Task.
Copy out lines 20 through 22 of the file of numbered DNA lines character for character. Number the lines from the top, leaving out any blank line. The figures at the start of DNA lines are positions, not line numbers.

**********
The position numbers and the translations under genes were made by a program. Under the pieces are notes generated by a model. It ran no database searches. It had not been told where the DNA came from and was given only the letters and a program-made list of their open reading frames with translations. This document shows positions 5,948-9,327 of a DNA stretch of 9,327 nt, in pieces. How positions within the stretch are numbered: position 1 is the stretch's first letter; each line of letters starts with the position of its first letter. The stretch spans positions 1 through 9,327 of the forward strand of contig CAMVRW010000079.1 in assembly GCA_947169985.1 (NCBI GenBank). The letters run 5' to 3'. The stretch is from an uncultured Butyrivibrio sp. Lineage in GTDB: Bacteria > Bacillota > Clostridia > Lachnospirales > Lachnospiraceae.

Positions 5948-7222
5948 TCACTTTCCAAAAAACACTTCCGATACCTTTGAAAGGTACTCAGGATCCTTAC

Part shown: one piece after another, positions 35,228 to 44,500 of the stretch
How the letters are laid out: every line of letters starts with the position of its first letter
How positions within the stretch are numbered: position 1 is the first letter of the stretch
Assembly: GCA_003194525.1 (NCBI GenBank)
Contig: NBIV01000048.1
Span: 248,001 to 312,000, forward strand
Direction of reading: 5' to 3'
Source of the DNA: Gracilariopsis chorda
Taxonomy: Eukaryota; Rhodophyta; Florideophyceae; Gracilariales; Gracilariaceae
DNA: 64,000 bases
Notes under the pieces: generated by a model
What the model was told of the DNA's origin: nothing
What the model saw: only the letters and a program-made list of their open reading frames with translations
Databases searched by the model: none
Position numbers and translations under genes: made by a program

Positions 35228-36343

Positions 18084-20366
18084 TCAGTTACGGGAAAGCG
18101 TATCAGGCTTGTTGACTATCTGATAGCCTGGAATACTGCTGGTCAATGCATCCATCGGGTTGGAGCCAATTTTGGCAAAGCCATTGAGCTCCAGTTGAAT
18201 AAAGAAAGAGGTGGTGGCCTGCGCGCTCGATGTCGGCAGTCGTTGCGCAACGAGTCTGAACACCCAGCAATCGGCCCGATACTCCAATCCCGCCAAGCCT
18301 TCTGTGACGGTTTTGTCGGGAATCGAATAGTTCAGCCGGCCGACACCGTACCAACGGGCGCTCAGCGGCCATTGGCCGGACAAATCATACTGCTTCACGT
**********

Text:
Positions 18084-20366
18084 TCAGTTACGGGAAAGCG
18101 TATCAGGCTTGTTGACTATCTGATAGCCTGGAATACTGCTGGTCAATGCATCCATCGGGTTGGAGCCAATTTTGGCAAAGCCATTGAGCTCCAGTTGAAT